the quilt sandwich: enjoying the task :: Okan Arts
the quilt sandwich: enjoying the task

the quilt sandwich: enjoying the task


by Patricia Belyea

SEATTLE, WA  I don’t have a long-arm and I don’t send my quilts out to be finished. To finish a quilt, I pin baste a quilt sandwich and then stitch it on my domestic sewing machine (DSM).

Prepping a quilt sandwich, to me, means that I am moving my project ahead. It’s really a big chore but also one more step toward finishing my quilt!

To get ready for this task, I make sure I have an ample chunk of undisturbed time available. I like to turn on upbeat music to keep me company and keep me going.

Pin Basting by Patricia Belyea

Undressing for Success

Typically I assemble a quilt sandwich on the floor. (Maurine Noble, my mentor, puts her sandwiches together vertically on a pinning wall.) I have used wooden floors, stone floors and wall-to-wall carpet. A floor with parallel joints gives me a reference point for lining things up.

Because I am leaning over my pieces, I want to be able to stretch comfortably. I slip off my bra and also my shoes. I make sure the rest of my clothes aren’t tight or pinching me when I bend over.

First Things First

To get started, I press all three layers—the backing, the batting and the top. If the batting has any polyester or silk in the mix, I turn the iron temperature down. If there are any creases, now is the time to get rid of them. If need be, I spray water on the creases and then iron them out.

The backing gets placed on the floor first, right side down. Then, using masking tape, I tape all the sides down. I want to stretch this layer so it is flat, but not skewed. I do this by adding a little tape to the two furthest ends. Then I add some tape to the sides. I go back and add more tape to the ends and then more to the sides until it is squarely taped to the floor.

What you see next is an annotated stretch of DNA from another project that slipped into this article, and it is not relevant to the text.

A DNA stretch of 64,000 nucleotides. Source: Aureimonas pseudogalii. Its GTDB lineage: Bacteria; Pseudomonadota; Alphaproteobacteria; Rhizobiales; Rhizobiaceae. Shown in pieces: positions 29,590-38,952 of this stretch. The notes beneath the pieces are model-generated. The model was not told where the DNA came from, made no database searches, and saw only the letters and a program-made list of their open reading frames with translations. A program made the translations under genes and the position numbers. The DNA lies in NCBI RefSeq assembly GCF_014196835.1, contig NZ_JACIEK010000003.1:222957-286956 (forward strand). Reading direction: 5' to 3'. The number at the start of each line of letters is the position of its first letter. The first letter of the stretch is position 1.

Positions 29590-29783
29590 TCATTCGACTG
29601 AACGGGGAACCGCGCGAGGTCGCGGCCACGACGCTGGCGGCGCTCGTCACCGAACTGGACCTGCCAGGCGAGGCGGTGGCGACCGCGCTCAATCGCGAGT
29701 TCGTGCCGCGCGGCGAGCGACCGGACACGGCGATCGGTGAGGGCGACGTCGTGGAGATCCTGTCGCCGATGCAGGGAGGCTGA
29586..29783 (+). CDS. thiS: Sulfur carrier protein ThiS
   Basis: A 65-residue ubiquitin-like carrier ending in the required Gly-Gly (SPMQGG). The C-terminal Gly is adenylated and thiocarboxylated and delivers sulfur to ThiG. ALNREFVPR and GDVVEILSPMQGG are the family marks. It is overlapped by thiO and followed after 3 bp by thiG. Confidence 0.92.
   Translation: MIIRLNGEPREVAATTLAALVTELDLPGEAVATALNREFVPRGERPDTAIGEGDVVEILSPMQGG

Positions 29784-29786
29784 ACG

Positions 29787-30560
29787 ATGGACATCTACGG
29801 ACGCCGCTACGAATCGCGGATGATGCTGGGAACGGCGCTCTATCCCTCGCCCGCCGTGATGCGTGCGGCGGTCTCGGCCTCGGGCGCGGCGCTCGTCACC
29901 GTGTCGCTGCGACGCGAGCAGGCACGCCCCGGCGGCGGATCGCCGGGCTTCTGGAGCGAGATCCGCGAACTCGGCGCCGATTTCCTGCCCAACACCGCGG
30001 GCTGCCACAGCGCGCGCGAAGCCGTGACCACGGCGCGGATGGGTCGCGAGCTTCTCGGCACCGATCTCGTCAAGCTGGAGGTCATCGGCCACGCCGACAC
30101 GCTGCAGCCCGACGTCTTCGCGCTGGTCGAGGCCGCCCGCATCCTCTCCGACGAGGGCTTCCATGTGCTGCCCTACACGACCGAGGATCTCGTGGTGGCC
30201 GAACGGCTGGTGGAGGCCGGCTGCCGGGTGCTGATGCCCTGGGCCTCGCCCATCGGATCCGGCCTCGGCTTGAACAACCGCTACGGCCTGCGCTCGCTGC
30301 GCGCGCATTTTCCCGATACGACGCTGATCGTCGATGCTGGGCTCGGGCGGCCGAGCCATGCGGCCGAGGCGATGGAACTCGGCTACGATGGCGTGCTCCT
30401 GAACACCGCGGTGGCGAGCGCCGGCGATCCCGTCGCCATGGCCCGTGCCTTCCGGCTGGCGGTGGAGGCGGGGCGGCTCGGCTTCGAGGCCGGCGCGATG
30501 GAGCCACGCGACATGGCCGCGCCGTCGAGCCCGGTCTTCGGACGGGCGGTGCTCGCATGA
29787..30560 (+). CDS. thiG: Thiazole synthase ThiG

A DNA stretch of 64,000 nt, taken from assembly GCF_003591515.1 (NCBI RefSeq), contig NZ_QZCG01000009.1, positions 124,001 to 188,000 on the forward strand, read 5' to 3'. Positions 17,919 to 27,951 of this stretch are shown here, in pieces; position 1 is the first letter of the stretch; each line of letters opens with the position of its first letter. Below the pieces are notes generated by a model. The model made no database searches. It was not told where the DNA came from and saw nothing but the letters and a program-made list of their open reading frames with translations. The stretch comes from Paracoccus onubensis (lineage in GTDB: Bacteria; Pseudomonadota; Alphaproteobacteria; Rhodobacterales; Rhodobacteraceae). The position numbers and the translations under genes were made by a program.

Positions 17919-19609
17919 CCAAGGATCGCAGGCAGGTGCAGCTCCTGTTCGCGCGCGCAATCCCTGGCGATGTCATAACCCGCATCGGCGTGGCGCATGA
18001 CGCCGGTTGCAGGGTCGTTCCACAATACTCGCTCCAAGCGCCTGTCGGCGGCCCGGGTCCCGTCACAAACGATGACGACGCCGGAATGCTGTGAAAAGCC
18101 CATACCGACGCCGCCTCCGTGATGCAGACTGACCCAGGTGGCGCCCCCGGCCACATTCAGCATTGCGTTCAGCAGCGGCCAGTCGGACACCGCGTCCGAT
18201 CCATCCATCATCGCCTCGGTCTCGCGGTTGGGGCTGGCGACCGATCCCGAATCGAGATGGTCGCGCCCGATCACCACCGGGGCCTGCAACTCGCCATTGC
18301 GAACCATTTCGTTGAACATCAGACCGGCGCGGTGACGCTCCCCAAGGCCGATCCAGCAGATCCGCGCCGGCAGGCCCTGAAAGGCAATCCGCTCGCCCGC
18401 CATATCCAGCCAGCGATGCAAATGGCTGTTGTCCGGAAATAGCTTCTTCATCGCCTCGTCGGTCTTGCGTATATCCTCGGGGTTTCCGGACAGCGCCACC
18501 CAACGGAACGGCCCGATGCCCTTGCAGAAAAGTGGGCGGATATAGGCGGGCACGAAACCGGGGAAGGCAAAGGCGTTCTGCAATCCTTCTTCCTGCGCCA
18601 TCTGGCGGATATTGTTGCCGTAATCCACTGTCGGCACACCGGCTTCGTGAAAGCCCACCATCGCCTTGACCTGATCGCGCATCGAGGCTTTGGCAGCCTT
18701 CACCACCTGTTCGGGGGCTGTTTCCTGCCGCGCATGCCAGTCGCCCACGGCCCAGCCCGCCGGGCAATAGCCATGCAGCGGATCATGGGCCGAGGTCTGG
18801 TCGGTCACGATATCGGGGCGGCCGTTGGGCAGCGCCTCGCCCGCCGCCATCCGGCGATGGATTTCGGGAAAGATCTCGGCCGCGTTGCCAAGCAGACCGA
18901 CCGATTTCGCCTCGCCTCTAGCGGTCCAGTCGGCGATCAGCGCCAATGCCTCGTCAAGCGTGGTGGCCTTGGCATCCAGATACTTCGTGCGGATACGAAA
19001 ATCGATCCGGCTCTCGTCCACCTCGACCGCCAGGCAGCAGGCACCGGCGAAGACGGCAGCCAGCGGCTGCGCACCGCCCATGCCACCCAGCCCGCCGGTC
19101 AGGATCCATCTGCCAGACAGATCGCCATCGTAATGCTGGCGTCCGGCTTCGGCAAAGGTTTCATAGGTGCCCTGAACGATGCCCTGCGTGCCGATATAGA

Next I tape the batting over the backing, once again keeping it flat and taut. I make sure the batting hangs out on all sides by a few inches.

The quilt top is placed on top but not taped. If the quilt top and backing need to be aligned in a specific way, I fuss about the placement of this final layer to get everything lined up just right.

Pin Basting by Patricia Belyea

Pinning Tips

I use 1″ stainless steel pins that are as fine as possible, with very sharp tips. I begin pinning from the center and work out.

I’m thoughtful about my pin placement so the pins won’t be too much in my way when I machine stitch the quilt together. Typically I place the pins about 3 to 4 inches apart.

When a pin doesn’t easily slip through the all the layers, I check to make sure it has a point. (The pins occasionally have manufacturing problems or sometimes the points break off.) If it is a good pin, I just run the pin through my hair to pick up a little oil and proceed.

When I first started making quilts, I painfully closed the pins with my finger tips—wounding myself many times. Now I use a Kwik Klip to snap the pins shut. This simple tool costs less than $10. I simply slip the metal rod of the Kwik Klip under the pin point and push it up to close.

FYI: When I pull the pins out of the quilt, I leave them open. That’s how I’ll need the pins next time I use them.

Pin Basting by Patricia Belyea

Minimize The Bulk

Once my quilt sandwich is complete, I pull the tape off the bottom two layers. Then I pick up the three pinned layers off the floor and trim around all the edges, leaving 3 to 4 inches. This means less fabric to push through the sewing machine as I stitch the quilt.

Stitching

Whether machine or hand stitching, I start from the middle and work out. That way I don’t get a big wrinkle in the middle of the backing fabric.

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2 comments to “the quilt sandwich: enjoying the task”

  1. That’s exactly my process to except I do not press the batting. If it’s wrinkled I throw it in the dryer on fluff. I agree with loose clothing, and get comfortable. Some larger quilts can take a couple hours.

  2. Patricia Belyea says:

    Barbara—There are so many ways to secure a quilt sandwich together. I’m pleased to learn that someone else does it the same way as me.

    I tend to buy batting in a package so there are always BIG creases in it. I use a warm iron and pick the iron up and down when I am pressing the batting. If I tried to run the iron across the batting, it would pull. (I’ll try the dyer next time.)

    When I am going to hand stitch the whole quilt, I often don’t pin baste but instead use tailor basting—long stitches with white thread. There’s a lot less weight and bulk, plus the layers have no chance of slipping around during the many months it takes me to complete my quilt.

    I can’t recommend spray basting. I used to be in the graphic design industry and made sure my team never used spray adhesives. Spray glues are very damaging to the nervous system.

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